Save Moore Street Awareness Week 503 – 4 May 2024

B’iad Bróna, Deirdre, Eileen agus Diarmuid our team for the day.
As much as last week was slow for us at the stall, this week was busy, getting us through a lot of leaflets with loads of signatures collected so maybe we went a bit mad with photographs. As is usually the case, we had lots of conversations with people and we enjoy pointing out to children some of the artifacts of the battle in the street.
Liam visited us again, still researching the market stall people and the conservation campaign for his academic course, this time wanting to take our 500 Saturday milestone as a starting point. Taking Diarmuid to one side, he videoed him talking about our campaign.
The Nigerian food stall offered us some free food and though it was early in the day for most of us, Diarmuid had some: baked hake, spicy rice and some plantain slices.
We still have some biographies of Harry Boland (famous relation of Bróna’s who happens to have fought in Moore Street) on sale for the silly price of €5. We also have our campaign logo badges, D-pin models for €2 each and others in pin-and-butterfly-clasp type for €4 each.
One woman earnestly asked for a blank petition sheet to take down to Trinity to her son who she told us is a student and camped there in solidarity with Palestine. It was heart-warming to see her pride in him getting into Trinity to study but also standing up against genocide. We gave her a couple of sheets and some leaflets, along with our encouragement.
Property speculator Hammerson’s case against Dublin City Council was briefly in the High Court during the week, as expected but we learned that the full hearing has been scheduled for much later in the year. Hammerson claim that the decision of DCC Councillors that five additional buildings merit being given “protected historical monument status” is “interfering” with Hammerson’s planning permission. It will be interesting to learn why they believe this given that they have said that their intention is not to destroy the identified buildings or to knock down internal walls.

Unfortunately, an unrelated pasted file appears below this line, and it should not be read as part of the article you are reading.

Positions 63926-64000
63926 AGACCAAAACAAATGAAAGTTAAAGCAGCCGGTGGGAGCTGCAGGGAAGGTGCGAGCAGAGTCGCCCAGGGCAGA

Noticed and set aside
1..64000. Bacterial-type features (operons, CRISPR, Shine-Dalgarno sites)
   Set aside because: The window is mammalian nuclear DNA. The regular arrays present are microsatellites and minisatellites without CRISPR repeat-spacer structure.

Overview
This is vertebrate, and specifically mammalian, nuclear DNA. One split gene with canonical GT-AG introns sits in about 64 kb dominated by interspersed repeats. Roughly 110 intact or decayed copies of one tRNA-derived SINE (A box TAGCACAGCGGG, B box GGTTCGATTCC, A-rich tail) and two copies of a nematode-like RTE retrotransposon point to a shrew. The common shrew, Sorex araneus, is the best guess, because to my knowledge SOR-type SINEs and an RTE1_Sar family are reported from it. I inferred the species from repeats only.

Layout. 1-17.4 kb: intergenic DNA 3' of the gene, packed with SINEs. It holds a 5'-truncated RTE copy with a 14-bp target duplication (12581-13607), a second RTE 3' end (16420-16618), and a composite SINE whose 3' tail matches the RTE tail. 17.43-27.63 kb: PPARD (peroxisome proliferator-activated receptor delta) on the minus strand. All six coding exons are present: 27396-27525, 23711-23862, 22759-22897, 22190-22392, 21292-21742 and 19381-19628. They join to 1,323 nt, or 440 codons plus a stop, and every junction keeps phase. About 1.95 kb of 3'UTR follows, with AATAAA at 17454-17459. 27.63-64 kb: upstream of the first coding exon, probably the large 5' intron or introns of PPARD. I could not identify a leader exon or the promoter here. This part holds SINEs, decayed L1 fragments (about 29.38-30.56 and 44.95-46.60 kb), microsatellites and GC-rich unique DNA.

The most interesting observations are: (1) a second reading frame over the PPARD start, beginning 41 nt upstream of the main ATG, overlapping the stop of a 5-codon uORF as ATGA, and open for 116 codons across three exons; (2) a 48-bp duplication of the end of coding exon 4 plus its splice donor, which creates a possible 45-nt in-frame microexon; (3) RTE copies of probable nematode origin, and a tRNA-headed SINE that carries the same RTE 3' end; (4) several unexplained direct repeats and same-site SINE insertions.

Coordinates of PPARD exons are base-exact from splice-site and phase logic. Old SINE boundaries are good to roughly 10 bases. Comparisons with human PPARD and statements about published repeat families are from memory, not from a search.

Dublin City Council’s legal counsel in this respect is one who represented Colm Moore in his case for the conservation of the area beginning in 2015 and being heard in 2016, resulting in a judgement that the whole area is a national historical monument. But the Minister of Heritage appealed that decision and the Appeal Court in February 2017 judged that the High Court Judge had exceeded his powers in conferring historical monument status on the area.
Subsequently NAMA allowed massively in debt speculator O’Reilly to hand over his properties to Hammerson, who then put in a different planning application and DCC’s Planning Department which, as usual, approved it. And which we and others have appealed to An Bord Pleanála from which a decision is awaited.
Bhí sé grianmhar ach bhí an ghaoth fuar.
Have you signed our petition online yet? You can get to it through the link or by scanning our QR image.
Have you asked others to do so? We want to reach as many on line as we did in hard copy – well over 380,000. You can help us get there!

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